The Telegraph – The way ahead for traditional progressive forces is along the Green path

Political triumphs have no meaning if life and its diverse forms are threatened

G N Devy

Op/Ed, 04 July 2019. I became interested in the phenomenon of increasing violence during the 1990s. The demolition of the Babri Masjid was only the tipping point for my interest. It had started interesting me much earlier.

A mix of episodes such as the Ananda Marga cult, Naxalism, the Bhagalpur blindings, the massacre of Sikhs in 1984, and the emergence of mafia dons in large cities, all of these and many more such terrifying happenings contributed to that interest.

When I started looking at the phenomenon of rising violence in and outside India, I began with a false academic pride that one could indeed make sense of this turn in the history of an apparently civilized, democratic, liberal world. However, I started feeling a bit shaky and began losing my confidence when terrorism became the news of the day and nationalism started becoming the prevalent political order.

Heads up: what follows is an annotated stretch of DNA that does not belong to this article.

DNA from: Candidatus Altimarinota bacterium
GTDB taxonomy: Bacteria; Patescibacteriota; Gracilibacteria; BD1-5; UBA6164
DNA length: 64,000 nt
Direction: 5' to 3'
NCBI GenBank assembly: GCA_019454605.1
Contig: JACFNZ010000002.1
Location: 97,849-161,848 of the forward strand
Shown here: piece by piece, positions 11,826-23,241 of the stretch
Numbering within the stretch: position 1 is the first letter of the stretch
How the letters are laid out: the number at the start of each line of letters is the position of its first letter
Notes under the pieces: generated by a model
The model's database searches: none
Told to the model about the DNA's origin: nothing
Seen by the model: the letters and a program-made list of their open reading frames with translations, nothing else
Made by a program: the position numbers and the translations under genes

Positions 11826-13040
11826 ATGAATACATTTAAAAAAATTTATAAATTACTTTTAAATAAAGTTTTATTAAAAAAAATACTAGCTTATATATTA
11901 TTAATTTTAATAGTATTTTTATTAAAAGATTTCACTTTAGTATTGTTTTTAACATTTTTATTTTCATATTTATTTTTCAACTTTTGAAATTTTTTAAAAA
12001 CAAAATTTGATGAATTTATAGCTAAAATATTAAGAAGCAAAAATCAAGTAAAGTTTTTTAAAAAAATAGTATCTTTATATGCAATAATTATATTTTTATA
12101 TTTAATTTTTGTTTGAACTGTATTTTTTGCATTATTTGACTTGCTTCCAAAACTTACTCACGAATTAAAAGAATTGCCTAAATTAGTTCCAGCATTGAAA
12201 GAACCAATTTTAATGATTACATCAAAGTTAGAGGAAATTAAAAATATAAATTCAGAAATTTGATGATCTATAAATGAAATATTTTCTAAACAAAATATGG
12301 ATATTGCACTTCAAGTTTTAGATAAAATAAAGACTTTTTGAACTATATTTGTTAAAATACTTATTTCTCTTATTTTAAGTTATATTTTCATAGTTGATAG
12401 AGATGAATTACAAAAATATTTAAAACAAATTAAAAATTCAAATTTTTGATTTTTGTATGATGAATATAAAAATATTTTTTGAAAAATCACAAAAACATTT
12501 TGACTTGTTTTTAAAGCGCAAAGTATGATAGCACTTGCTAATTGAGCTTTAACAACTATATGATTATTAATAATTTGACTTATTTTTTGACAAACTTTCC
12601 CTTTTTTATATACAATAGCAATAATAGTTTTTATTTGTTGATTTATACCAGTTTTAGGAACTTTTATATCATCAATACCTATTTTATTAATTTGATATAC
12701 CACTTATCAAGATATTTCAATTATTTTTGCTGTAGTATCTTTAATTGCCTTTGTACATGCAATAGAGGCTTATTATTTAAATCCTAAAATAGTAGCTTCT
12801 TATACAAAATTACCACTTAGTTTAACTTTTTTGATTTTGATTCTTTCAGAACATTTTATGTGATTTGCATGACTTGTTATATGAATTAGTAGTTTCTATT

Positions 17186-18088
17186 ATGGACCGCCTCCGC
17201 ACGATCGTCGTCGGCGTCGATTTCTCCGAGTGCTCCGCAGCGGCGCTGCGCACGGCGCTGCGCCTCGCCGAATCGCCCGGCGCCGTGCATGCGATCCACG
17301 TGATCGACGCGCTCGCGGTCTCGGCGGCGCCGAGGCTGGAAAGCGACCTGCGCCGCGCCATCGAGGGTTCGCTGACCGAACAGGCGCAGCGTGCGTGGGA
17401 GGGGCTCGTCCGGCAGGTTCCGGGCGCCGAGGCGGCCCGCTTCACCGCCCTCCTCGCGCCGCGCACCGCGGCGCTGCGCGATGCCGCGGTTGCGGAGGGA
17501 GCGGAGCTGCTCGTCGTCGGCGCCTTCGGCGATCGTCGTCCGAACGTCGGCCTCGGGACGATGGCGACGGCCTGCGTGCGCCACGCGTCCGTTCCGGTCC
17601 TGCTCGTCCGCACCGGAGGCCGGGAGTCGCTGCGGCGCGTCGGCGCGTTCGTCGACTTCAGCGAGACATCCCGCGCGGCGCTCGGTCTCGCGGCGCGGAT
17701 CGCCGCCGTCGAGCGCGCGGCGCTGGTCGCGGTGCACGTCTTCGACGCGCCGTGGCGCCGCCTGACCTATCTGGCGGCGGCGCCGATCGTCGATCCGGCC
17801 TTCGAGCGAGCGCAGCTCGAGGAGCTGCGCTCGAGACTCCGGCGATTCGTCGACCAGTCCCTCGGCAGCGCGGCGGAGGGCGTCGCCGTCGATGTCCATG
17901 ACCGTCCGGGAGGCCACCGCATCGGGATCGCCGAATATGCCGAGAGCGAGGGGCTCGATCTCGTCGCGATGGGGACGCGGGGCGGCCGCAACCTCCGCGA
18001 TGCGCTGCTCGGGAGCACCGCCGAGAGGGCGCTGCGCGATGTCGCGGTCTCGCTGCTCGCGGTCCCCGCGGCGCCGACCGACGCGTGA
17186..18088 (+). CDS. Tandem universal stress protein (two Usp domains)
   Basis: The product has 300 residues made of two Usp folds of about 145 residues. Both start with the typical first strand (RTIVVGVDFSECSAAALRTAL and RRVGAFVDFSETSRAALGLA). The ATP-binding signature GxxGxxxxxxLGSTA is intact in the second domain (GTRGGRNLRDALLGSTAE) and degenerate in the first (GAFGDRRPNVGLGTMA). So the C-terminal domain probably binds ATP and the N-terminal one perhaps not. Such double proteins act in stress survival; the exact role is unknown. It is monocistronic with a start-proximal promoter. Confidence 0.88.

The 21st century in its first two decades has brought to us an unexpected decline of democracy, a rejection of social liberalism and contempt for non-violence. One feels compelled to ask in utter disbelief, “Is this long-lasting? Will nations have to live with semi-despotic political regimes based on intimidation of citizens ?”

The reasons probably go deeper in history than one is willing to acknowledge.

I quote the opening statements from my recent book, Countering Violence. The centuries during which the world moved towards a pervasive dependence on machine production have arguably also been the centuries that generated a tendency towards violence on a scale unmatched in human history.